A-B InBev Taps FleishmanHillard for Corporate PR in U.S.
The incumbent agency for corporate work was a dedicated group within Interpublic dubbed 3PM that has used talent from PMK-BNC and Weber Shandwick. Weber and 3PM will continue to handle brand PR as well as "several pieces of our corporate work," according to an A-B InBev U.S. spokeswoman.
The brewer put the account into review in May, seeking an agency "to develop and execute a robust corporate reputation plan in 2016," according to a client-to-agency brief obtained by Ad Age. The assignment has a PR budget of $100,000 to $120,000 a month, according to the document.
"Our business and list of assets is already substantial, but we are not strategically making the most of what we have from a reputation standpoint," according to the document. One objective listed in the brief is to "refine [a] long list of company assets to determine which can efficiently bring the most impact to our stakeholders."
"Anheuser-Busch has tremendous heritage and a wealth of assets -- in terms of our brands, partnerships, community engagement and indeed our people -- that, when taken together, provide a rich corporate narrative. We want to be more proactive in telling that story in the U.S., focusing on fewer things, but doing so in a bolder and more compelling way," Gemma Hart, the brewer's U.S. VP for communications, told Ad Age in an email. Ms. Hart joined the brewer several months ago after previously working for
"We're thrilled to have won this. Anheuser Busch is an iconic American brand name," Fleishman CEO John Saunders said. "It also has had longstanding association with St. Louis, and in the past, FleishmanHillard was an agency of record for A-B, so we are really pleased to be back working for them again." Weber Shandwick did not immediately respond to a request for comment. FleishmanHillard will handle the account out of its New York office.
The May 6 client-to-agency brief stated that A-B InBev faces "macro headwinds." The document describes several reputational issues for the brewer's U.S. subsidiary, including a "complex supply chain" and "decreased favorability in the rise of craft beer." Although A-B InBev markets its own craft brands, such as Goose Island, the rise of smaller craft brewers has eaten into the market share of larger brewers in recent years. The brief also alluded to "extensive regulatory interest" stemming from a global merger, without going into specifics.
A-B InBev is awaiting final regulatory approval for its proposed $104 billion takeover of SABMiller. The brewer stated last week that the merger was on track to close in the second half of 2016. Regulatory clearances have come in 16 jurisdictions, including South Africa, which gave conditional approval last week, the brewer stated. The U.S. has not made a ruling. Citing people familiar with the matter, Bloomberg reported last week that the deal is poised to get the go-ahead from the U.S. Justice Department.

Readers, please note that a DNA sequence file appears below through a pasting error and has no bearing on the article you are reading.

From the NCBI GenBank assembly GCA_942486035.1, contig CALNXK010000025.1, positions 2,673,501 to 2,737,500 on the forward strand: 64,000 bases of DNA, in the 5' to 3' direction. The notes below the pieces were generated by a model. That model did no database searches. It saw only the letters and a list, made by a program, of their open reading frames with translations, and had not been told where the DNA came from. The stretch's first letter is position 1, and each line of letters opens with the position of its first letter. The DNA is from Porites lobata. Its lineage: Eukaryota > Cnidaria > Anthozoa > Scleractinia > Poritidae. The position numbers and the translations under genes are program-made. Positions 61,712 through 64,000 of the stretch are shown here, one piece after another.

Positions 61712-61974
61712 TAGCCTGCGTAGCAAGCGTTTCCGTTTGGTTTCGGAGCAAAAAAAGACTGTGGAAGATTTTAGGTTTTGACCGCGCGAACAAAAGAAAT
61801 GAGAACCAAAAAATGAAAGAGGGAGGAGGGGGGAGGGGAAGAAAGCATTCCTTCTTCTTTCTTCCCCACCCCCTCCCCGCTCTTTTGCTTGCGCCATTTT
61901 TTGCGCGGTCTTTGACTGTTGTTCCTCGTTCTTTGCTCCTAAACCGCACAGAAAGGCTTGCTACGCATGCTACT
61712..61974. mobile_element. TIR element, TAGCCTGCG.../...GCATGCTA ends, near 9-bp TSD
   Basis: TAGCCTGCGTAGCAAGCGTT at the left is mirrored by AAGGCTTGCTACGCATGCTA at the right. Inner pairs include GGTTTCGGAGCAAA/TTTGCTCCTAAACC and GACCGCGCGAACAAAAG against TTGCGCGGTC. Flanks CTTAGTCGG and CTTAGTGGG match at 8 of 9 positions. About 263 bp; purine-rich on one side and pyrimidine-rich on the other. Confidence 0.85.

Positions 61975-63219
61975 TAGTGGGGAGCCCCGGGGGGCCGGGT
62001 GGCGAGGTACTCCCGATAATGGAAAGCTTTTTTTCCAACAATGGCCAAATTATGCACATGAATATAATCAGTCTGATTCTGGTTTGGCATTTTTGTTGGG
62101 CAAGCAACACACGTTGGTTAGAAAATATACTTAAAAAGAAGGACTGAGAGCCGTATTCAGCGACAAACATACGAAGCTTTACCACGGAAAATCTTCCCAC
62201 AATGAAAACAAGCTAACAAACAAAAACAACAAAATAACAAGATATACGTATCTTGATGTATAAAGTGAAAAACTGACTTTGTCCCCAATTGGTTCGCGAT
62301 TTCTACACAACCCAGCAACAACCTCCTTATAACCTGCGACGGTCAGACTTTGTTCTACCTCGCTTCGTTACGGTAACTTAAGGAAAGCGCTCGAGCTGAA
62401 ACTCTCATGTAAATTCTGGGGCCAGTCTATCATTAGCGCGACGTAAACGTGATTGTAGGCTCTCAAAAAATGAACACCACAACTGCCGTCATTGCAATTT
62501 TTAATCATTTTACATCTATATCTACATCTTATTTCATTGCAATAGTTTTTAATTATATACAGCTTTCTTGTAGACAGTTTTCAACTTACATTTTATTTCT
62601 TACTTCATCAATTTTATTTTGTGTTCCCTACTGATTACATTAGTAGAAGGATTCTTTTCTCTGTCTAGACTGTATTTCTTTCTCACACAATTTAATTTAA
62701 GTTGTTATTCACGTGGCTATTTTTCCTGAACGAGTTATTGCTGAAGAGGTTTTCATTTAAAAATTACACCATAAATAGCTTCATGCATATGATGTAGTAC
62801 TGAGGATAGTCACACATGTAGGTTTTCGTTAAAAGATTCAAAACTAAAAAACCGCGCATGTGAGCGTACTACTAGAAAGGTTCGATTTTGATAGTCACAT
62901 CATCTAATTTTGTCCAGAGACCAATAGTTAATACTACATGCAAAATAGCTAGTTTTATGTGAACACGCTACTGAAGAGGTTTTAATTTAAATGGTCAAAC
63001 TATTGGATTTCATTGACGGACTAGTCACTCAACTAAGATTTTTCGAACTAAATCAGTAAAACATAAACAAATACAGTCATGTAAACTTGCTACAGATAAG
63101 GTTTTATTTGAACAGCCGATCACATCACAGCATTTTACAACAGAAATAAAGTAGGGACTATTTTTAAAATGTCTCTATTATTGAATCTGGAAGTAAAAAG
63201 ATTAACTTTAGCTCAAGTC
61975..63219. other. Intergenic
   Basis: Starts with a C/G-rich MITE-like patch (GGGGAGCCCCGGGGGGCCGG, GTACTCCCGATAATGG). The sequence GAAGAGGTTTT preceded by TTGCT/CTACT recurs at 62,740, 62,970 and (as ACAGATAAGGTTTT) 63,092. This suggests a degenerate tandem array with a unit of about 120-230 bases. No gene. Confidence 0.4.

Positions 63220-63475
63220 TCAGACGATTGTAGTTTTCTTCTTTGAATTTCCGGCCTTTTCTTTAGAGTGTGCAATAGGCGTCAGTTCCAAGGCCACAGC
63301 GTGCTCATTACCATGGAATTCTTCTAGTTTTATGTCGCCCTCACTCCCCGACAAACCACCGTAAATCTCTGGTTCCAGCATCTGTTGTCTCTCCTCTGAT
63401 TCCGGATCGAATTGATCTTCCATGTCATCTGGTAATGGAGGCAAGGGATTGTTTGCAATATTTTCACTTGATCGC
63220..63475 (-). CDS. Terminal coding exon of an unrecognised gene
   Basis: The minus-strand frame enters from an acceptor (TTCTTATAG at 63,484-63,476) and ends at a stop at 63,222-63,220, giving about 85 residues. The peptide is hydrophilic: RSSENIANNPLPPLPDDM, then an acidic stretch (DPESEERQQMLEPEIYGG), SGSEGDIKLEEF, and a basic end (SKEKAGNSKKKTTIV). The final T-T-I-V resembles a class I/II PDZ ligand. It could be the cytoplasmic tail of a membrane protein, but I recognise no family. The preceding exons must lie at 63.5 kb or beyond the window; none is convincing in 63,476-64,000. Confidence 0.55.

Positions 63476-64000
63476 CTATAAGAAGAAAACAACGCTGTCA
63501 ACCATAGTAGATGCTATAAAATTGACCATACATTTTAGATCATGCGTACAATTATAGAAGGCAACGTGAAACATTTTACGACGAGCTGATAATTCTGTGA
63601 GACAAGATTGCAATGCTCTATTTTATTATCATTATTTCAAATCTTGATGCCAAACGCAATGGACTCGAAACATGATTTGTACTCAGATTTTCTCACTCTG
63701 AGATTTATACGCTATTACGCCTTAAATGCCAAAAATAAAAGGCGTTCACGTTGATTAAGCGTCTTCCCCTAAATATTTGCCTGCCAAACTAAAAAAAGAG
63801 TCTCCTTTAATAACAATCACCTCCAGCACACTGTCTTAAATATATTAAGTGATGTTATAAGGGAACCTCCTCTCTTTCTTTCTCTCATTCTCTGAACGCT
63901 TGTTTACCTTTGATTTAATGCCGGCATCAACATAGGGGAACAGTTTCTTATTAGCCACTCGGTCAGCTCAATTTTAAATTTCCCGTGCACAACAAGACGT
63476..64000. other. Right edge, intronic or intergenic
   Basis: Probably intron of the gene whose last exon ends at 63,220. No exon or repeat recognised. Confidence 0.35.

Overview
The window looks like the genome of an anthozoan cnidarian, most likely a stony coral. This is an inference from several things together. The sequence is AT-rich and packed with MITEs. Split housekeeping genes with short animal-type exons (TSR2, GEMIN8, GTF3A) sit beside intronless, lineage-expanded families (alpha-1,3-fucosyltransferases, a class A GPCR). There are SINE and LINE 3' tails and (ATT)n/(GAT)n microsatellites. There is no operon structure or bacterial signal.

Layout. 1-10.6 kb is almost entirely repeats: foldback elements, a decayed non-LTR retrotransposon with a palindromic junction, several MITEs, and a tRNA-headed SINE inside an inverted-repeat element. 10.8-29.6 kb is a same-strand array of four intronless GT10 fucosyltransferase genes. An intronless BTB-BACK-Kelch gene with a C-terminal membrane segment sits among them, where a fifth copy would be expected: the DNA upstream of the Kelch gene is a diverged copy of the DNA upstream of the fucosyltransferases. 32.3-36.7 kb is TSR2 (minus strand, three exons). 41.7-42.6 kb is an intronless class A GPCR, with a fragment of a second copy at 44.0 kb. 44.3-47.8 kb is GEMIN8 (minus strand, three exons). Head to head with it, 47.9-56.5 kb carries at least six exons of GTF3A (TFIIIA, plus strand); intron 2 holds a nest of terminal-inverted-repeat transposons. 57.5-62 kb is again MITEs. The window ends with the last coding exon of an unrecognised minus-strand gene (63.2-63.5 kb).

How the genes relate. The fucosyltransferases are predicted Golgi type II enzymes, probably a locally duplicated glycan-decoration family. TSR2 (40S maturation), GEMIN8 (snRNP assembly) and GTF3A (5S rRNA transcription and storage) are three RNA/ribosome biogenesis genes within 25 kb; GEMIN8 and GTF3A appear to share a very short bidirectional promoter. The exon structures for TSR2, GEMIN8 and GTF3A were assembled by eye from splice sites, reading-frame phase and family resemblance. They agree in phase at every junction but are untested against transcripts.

The agency brief does not call on the U.S. PR agency to work directly on the merger. To date, communications have been handled by the brewer's global team along with Brunswick.
But the merger has put a new spotlight on A-B InBev in the U.S., including in Congress and in mainstream media coverage. Some lawmakers have sided with the craft beer industry leaders who are asking regulators to put restrictions on A-B InBev before approving the merger.
"Consumer choice, not producer power, should determine what beers go on the wholesaler's truck and the retailer's shelf," Sen. Amy Klobuchar, D-Minn., stated in a recent letter to Department of Justice Deputy Assistant Attorney General Renata Hesse. "In light of what I have heard, I want to make sure that ABI's conduct, either on its own or in the context of the ABI-SABMiller transaction, will not stifle the growing competition that craft brewers provide."
Her letter references media reports about a voluntary distributor incentive program that A-B InBev has offered to some distributors. The program "offers some independent distributors in the U.S. annual reimbursements of as much as $1.5 million if 98% of the beers they sell are A-B InBev brands," the Wall Street Journal reported late last year.
In late May, Reuters reported that U.S. regulators are looking at the brewer's distributor incentive program as part of the antitrust review of the merger.
The Brewers Association, which represents craft brewers, has taken issue with the program. In a June 2 op-ed in the New York Times, Brewers Association President Bob Pease called on the Justice Department to require that A-B InBev "modify its anticompetitive incentives to distributors to not deliver other brands of beer."
The brewer has defended the incentive program. Ms. Hart told Reuters in May that "our voluntary incentive program clearly does not prevent or inhibit other brands from getting to market."
In the U.S. it is not expected that any major brands will change hands as a result of the SABMiller takeover. That is because Molson Coors is assuming SABMiller's 58% stake in the MillerCoors joint venture in a deal that is conditioned upon the closure of the A-B InBev-SABMiller deal.
For Fleishman , the A-B InBev win follows on the heels of the agency snapping up the Quaker Oats PR business. It was a positive development for the agency, which has had a tumultuous time late last year and in the first quarter with executive departures, layoffs and account losses.
Mr. Saunders told Ad Age in May that the agency was in a position to make more investments and provide staffers with additional resources "thanks to tough decisions that were made," which included "eliminating certain roles." He also told Ad Age at the time that March 2016 was the "finest month in the history of the agency."
Contributing: Lindsay Stein